Skip to main content
  • State of the Internet

Take caution IoT superfans

If yours is an internet-connected home, you've embraced IoT. Take caution and learn how to protect yourself and your privacy from cyber threats
By Jacques Latour
Chief technology officer

If yours is an internet-connected home, you’ve embraced IoT. Take caution and learn how to protect yourself and your privacy from cyber threats

You wake up in the morning and your smart lamp turns on automatically. Your digital shades lift to let in the sunlight and your connected coffee maker begins to brew in the kitchen. You check your cell phone for the reading on your connected-thermostat (which happens to be all the way downstairs), and you holler for Alexa to turn on your favourite morning playlist. Yours is an internet-connected home. You’ve embraced the Internet-of-Things, or IoT.

You may not know the term IoT, only 4-in-10 Canadians do, but you’re a super user. You’re in good company. According to CIRA’s latest research, Canada’s Internet Factbook, most Canadians have at least five internet-connected devices in their home.

Are you at all concerned about the security around these devices? With cyber threats on the rise and as our desire to connect almost anything to the internet grows, you should be.

The Internet of Things (IoT) is a growing network of physical objects with internet connectivity. According to Option Consommateurs, a Quebec-based non-profit that promotes and defends consumers, IoT devices not only communicate with humans, but with each other. They collect, process and transmit data. This includes everything from connected security systems, internet-enabled thermostats and connected-home devices such as Google Home or Amazon Echo, as well as  smart traffic lights, and electrical/hydro meters, to name a few. Anything connected to the internet is a potential candidate for a cyberattack. IoT devices are no different, especially when you don’t keep them up to date.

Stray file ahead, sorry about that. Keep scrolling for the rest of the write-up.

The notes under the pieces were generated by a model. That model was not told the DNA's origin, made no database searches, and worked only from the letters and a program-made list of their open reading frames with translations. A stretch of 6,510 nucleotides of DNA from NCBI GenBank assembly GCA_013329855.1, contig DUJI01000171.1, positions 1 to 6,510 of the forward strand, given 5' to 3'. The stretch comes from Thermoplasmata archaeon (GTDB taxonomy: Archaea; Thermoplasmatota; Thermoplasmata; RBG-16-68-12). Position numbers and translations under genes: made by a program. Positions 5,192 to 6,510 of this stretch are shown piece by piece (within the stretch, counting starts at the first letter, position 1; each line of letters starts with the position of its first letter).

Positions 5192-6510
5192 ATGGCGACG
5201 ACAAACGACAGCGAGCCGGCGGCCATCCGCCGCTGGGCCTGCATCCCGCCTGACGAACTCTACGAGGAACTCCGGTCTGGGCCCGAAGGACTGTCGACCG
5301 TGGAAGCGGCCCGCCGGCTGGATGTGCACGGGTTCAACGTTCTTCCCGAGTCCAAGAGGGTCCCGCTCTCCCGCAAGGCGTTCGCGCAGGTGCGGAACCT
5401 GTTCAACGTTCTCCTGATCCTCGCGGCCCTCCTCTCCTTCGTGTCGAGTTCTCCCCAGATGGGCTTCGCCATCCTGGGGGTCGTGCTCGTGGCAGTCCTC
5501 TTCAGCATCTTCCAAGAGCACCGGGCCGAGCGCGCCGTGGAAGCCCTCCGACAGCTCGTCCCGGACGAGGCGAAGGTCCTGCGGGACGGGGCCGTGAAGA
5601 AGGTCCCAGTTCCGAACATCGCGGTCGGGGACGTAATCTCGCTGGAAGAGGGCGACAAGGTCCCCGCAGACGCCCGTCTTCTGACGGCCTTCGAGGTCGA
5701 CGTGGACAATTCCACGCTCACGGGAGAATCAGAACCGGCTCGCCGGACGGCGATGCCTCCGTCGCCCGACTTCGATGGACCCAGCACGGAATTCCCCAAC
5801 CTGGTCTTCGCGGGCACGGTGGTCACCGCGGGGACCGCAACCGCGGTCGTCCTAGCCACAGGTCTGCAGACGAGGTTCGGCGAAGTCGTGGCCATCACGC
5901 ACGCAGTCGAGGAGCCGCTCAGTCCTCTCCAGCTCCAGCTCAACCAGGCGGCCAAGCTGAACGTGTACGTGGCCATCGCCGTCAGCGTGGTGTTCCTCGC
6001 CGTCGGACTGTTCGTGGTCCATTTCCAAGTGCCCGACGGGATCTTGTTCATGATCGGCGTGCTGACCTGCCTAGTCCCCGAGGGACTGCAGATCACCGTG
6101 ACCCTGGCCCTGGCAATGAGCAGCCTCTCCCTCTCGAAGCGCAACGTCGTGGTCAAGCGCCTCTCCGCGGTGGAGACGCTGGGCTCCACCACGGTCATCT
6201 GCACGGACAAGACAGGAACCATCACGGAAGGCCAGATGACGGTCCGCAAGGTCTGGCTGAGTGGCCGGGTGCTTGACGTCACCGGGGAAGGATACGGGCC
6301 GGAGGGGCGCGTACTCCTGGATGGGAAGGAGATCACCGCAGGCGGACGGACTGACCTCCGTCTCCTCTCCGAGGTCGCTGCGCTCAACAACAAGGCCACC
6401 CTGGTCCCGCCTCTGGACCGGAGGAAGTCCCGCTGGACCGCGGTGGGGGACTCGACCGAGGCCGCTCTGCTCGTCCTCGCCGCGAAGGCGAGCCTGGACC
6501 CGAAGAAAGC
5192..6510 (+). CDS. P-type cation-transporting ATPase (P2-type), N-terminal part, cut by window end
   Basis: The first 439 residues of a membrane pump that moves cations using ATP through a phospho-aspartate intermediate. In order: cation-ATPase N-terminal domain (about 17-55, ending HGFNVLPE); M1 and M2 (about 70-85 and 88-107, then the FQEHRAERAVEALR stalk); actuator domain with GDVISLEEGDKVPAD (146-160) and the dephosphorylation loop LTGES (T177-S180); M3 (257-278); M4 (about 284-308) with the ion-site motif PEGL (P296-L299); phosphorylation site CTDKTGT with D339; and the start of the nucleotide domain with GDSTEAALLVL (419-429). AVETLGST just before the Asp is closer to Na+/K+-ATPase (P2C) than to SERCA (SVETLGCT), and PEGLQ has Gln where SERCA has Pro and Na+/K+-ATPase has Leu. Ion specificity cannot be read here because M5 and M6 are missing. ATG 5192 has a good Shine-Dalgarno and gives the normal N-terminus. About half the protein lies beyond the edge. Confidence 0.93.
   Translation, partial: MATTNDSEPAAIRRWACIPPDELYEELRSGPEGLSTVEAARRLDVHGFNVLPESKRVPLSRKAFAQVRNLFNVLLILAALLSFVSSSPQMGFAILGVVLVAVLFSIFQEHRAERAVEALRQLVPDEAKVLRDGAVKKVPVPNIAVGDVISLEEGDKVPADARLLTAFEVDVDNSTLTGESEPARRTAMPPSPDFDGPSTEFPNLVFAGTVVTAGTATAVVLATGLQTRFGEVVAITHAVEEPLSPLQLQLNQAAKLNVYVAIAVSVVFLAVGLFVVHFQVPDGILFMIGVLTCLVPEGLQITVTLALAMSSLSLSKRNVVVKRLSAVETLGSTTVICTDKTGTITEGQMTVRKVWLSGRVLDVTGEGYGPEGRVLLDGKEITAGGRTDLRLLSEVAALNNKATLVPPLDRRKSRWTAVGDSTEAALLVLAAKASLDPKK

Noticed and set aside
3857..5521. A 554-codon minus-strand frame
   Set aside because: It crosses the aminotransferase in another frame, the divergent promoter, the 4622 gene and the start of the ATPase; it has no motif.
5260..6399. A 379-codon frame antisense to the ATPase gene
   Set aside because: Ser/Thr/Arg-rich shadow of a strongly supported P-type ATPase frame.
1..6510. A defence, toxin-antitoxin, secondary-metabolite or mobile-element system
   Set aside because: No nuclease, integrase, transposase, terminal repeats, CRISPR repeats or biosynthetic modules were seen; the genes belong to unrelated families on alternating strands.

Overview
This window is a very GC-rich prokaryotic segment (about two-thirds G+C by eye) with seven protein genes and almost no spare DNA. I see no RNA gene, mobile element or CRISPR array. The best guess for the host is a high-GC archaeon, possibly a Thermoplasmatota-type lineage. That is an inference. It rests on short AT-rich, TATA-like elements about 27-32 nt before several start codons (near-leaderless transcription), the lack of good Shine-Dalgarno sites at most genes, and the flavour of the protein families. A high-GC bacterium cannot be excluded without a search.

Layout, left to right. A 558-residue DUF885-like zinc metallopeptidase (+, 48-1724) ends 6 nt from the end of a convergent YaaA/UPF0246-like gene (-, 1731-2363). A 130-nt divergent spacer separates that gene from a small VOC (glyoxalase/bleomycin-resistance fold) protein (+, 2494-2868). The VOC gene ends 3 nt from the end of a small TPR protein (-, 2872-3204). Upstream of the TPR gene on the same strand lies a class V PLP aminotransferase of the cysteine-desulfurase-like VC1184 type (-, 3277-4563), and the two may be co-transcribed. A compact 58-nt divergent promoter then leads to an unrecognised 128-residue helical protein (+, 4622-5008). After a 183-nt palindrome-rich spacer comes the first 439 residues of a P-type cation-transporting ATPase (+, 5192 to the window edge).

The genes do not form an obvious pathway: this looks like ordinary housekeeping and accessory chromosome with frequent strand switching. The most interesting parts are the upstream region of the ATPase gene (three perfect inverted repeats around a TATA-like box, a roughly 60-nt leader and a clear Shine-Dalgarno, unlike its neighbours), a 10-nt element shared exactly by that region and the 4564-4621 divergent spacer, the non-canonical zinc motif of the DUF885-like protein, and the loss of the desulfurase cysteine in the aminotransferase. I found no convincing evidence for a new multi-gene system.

Nearly three quarters of Canadian have expressed concern for the security of IoT devices and 6-in-10 are concerned about privacy related to voice-controlled, connected home devices.

Not all IoT devices are equal when it comes to cyber threats. Some can be easily updated with the latest security software patches, protecting them and you. But some cannot. Think Wi-Fi baby monitors, surveillance cameras, your child’s singing teddy bear, and various digital appliances (do you really need that digital toothbrush?).  So what can you do?

Through its Community Investment Program, CIRA funded a project with Option Consommateurs, which provides information for Canadians about IoT – its risks, both in terms of security and privacy, and steps anyone can take to mitigate these risks. I highly recommend everyone check out their website to learn more. This easy-to-consume material is worth a look, and the recommended course of action can have a huge impact on your personal cybersecurity.      

I’ve previously written about my involvement in a multi-stakeholder approach to identify and guide the development of IoT policy in Canada, putting security at the heart of innovations in Canada. There are many great minds coming together to find solutions to the security threats around IoT. It’s great to see this latest resource from Option Consommateurs, so that all Canadians can do their part to stay cybersecure.

About the author
Jacques Latour

As an expert in developing innovative, leading-edge IT solutions, Jacques has established CIRA as a global leader among ccTLD registries. He has 25+ years of experience in the private and not-for-profit sectors and as CIRA’s CTO,is currently leading CIRA Labs, CIRA’s innovation hub and providing leadership and direction for the management and security of the .CA registry and its underlying DNS.

A visionary in the Internet community, Jacques led the development of CIRA’s Internet Performance Test, is an outspoken advocate for the adoption of IPv6 and represents the .CA registry internationally as a member of a variety of working groups and advisory groups. He is committed to the development of a new Canadian Internet architecture. He has served as the catalyst for the creation of a national Canadian IXP association, CA-IX, and is a member of the Manitoba Internet Exchange’s (MBIX) and the DNS-OARC Board of Directors.  Jacques is also a member of ICANN’s Security and Stability Advisory Committee (SSAC).

Jacques holds an Electronics Engineering Technologist diploma from Algonquin College, is ITIL v3 Foundation certified and is a certified Agile ScrumMaster.